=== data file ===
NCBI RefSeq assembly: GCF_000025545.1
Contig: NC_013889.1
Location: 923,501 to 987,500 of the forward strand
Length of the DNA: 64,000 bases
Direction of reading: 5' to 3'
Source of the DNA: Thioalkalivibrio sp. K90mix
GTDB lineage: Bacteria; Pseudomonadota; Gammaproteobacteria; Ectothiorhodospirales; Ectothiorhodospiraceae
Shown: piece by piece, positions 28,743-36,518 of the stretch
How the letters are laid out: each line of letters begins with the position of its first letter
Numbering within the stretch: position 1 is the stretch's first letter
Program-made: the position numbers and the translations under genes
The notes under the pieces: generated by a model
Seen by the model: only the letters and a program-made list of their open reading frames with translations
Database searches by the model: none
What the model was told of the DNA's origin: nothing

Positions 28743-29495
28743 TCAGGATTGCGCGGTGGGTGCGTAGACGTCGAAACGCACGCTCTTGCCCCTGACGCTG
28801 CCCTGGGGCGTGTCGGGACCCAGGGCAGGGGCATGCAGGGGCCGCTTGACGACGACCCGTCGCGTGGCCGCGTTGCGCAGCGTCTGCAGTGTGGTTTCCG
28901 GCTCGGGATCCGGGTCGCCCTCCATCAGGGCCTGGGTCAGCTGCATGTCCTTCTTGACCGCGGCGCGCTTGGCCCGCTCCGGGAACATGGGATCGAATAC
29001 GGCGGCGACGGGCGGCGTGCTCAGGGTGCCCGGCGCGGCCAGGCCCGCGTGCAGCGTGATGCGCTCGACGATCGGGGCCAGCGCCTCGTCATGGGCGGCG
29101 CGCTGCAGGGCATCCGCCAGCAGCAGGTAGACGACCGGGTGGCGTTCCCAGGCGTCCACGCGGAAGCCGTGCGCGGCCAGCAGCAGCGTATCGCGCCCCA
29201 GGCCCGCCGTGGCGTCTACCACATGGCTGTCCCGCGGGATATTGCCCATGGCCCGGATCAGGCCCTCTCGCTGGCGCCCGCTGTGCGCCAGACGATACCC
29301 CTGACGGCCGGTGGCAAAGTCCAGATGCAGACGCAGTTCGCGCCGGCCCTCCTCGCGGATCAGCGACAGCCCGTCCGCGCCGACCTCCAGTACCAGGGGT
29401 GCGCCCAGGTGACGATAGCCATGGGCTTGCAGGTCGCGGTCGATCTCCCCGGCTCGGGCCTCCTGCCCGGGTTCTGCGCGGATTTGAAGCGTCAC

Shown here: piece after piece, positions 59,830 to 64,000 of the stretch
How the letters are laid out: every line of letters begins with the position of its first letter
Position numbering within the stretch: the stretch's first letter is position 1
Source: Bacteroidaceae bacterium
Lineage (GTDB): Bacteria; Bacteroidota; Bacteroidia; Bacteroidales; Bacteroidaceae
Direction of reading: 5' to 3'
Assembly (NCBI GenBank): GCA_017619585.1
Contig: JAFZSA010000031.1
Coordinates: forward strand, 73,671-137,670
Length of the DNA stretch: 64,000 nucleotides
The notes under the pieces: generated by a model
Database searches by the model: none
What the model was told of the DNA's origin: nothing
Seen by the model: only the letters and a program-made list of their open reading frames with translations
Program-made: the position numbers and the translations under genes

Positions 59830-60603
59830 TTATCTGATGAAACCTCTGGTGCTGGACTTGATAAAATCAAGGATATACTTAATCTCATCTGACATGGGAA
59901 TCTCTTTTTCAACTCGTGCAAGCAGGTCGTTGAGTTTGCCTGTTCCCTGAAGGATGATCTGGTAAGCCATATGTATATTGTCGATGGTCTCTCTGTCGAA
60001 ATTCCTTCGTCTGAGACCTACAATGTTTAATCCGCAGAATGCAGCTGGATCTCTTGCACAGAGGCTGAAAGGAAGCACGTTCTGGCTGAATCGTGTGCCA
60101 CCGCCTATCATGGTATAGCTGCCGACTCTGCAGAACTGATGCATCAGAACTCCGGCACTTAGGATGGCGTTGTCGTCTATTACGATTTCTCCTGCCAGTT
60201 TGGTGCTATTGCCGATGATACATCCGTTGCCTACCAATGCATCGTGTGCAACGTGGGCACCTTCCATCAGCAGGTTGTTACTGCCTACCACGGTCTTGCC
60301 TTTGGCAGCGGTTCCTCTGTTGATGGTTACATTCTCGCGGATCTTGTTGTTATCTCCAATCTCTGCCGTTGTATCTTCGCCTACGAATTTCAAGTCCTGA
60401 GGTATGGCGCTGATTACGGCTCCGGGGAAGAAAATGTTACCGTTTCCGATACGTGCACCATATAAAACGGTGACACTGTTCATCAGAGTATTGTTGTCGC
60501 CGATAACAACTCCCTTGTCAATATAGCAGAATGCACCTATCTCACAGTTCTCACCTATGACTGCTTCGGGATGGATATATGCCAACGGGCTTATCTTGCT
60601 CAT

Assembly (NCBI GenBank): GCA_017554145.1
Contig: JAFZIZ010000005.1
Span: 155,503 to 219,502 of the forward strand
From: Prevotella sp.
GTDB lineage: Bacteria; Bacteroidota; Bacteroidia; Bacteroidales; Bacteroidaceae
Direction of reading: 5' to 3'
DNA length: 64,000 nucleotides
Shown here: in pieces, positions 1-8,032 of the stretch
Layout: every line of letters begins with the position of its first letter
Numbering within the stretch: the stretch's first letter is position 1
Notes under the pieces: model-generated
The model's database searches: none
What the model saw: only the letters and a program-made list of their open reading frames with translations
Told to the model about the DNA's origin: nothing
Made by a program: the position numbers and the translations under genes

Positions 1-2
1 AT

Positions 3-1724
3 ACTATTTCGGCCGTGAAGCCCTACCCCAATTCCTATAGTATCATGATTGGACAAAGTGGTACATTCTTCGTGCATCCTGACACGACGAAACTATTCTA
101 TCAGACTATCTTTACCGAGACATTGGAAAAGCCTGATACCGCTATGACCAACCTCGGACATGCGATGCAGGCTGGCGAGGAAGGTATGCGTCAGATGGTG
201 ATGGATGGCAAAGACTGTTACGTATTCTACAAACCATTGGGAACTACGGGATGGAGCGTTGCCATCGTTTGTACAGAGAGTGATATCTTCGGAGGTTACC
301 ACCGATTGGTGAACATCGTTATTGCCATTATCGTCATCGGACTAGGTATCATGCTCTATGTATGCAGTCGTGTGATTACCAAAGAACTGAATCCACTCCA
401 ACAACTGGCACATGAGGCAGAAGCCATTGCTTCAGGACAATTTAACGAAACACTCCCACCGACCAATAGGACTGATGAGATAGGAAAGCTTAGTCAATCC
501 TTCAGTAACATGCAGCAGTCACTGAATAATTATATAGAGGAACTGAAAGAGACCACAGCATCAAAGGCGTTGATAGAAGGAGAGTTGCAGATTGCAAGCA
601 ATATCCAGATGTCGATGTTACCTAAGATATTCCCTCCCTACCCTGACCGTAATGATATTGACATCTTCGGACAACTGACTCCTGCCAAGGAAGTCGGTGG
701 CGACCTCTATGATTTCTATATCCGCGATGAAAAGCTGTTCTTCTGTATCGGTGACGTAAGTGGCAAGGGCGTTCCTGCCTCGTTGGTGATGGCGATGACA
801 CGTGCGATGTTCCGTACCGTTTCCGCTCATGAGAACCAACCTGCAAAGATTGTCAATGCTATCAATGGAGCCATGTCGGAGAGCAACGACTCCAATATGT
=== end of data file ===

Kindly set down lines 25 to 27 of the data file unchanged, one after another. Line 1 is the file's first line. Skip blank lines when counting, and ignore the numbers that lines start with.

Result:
Shown here: piece after piece, positions 59,830 to 64,000 of the stretch
How the letters are laid out: every line of letters begins with the position of its first letter
Position numbering within the stretch: the stretch's first letter is position 1